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If selectors don’t act, team will suffer

If you look up loyal to a fault in a cricket-minded dictionary, you may just find a picture of the Australian selectors.

They are backing Aaron Finch yet again to dig his way out of a form slump but their support for the struggling white-ball skipper is now well beyond the point of being loyal, the stubborn refusal to drop him is affecting the team.

The Australian men’s ODI team dropped the final match of the three-game series against Zimbabwe in Townsville and only just managed to squeak home on Tuesday night in the first one-dayer against New Zealand after Finch failed for the fourth straight innings at the top of the order.

Finch’s trough of low scores has been an ongoing problem for more than a year in the T20 and 50-over arenas.

In one-dayers this year, he has 168 runs at 14.08, including scores of 15, 1 and 5 against Zimbabwe and 5 versus New Zealand, which came via a dicey single to get off the mark which yielded four overthrows.

As for T20s, over the past 12 months he has chalked up 382 runs at 25.46 at a strike rate of 119.8, well down on his overall career marks of 2855 at 35.24 and 145.3 runs per hundred deliveries.

When you compare his slump against the historically bleak lean spells over the years by Australian captains, it’s clearly the worst.

Behind Greg Chappell’s string of ducks in the early 1980s, Kim Hughes’ West Indies battering which led to his tearful resignation, Mark Taylor’s infamous 1997 nadir or Steve Waugh’s rough patch which led to his demise as one-day skipper at the turn of the century.

CAIRNS, AUSTRALIA - SEPTEMBER 06: Aaron Finch of Australia walks off after he was dismissed during game one of the One Day International Series between Australia and New Zealand at Cazaly's Stadium on September 06, 2022 in Cairns, Australia. (Photo by Robert Cianflone/Getty Images)

(Photo by Robert Cianflone/Getty Images)

Chappell went 0, 4, 1, 0 and 10 in the limited-overs arena 1982 before hitting a hundred to return to form. It was the only time in his 74-match career where he had four single-figure scores in a row.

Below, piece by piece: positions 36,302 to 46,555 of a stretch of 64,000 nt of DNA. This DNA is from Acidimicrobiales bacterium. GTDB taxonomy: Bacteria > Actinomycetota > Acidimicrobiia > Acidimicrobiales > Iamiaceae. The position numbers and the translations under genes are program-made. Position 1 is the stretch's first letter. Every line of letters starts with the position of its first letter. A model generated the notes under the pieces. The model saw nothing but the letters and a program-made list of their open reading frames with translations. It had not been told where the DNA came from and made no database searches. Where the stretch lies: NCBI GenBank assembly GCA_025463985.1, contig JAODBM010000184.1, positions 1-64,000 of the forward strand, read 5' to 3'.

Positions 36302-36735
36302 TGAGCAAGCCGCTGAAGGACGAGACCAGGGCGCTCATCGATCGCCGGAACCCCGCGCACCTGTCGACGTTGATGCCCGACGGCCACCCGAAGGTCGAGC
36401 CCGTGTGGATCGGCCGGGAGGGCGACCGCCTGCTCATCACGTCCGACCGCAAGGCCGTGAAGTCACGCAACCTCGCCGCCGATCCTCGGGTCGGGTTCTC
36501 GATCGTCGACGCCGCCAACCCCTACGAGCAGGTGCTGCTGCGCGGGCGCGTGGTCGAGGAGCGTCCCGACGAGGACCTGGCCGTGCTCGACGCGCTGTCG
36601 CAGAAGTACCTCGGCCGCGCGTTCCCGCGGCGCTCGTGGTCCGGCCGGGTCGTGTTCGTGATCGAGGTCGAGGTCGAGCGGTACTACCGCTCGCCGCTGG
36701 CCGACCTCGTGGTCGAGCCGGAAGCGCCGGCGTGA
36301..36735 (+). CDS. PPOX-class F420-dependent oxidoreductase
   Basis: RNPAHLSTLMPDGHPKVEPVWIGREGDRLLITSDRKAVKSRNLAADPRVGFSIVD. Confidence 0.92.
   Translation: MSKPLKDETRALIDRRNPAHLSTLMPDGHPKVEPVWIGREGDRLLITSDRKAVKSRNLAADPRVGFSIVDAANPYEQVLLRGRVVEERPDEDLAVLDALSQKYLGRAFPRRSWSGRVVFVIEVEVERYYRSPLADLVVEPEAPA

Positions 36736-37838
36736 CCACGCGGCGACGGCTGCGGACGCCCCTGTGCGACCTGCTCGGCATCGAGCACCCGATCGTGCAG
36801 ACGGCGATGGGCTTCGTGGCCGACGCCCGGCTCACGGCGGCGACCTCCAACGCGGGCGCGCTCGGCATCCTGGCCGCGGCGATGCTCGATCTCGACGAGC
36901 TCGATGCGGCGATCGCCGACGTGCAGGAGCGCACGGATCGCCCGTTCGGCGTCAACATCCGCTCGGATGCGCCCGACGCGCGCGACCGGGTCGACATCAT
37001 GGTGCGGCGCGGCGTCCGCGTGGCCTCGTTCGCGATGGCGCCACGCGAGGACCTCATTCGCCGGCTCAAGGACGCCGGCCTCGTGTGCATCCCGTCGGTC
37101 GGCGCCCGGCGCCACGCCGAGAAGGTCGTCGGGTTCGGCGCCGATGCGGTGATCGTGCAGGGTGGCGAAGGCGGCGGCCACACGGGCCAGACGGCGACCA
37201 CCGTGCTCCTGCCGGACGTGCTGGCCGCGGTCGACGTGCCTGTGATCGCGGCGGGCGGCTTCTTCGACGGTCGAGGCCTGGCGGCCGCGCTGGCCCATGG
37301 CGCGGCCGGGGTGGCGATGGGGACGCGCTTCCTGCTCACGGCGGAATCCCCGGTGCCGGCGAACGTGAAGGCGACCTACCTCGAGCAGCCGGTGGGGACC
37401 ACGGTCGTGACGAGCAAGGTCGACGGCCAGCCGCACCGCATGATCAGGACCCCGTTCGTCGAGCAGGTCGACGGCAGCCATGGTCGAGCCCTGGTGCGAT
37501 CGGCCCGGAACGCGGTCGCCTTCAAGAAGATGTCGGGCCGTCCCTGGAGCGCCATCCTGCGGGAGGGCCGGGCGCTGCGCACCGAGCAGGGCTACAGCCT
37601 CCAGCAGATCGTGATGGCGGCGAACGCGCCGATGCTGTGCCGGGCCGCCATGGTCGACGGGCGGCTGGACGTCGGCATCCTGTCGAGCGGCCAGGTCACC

Hughes’ famous 1984 barrage at the hands of a Windies quartet of Malcolm Marshall, Joel Garner, Michael Holding and Courtney Walsh ended his career after nine Tests in the Caribbean and on home turf where his highest score was 37.

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He scratched together 296 runs at 16.45 before bowing out with a pair at the MCG after giving up the captaincy two Tests earlier.

Taylor went 11 games without a half-century, scoring 360 at 18.95 before his century in the second innings of the first Test of the 1997 Ashes tour saved him from the axe. He later revealed he was told before he went out to bat that another failure would mean he lost his spot and Steve Waugh would become captain and the left-handed opener responded with 129.

Kim Hughes

Kim Hughes was a dashing stroke maker for Australia. (Photo by Murrell/Allsport/Getty Images)

Waugh’s sacking as one-day skipper in the 2001-02 summer was front and back-page news, and he was still making a half-decent contribution with the bat, tallying 187 that tri-series against the Black Caps and Proteas at 31.17.

Perhaps Finch needs the Taylor treatment – being given an ultimatum of perform or perish from the selectors.

But that’s not the signal, at least publicly, coming from the national panel of George Bailey, Tony Dodemaide and coach Andrew McDonald.

Finch, who was selected to lead the squad for next month’s T20 World Cup title defence, is in many ways under-rated when you compare his career as a whole with Australia’s best white-ball players in the modern era.

3 Feb 2002: Steve Waugh of Australia hits out, during the VB Series One Day International between Australia and South Africa played at the WACA Ground, Perth, Australia. DIGITAL IMAGE Mandatory Credit: Hamish Blair/Getty Images

Steve Waugh hits out in 2002. (Photo: Hamish Blair/Getty Images

He was a reliable option at the top of the order, he has achieved great feats but it’s all in the past tense.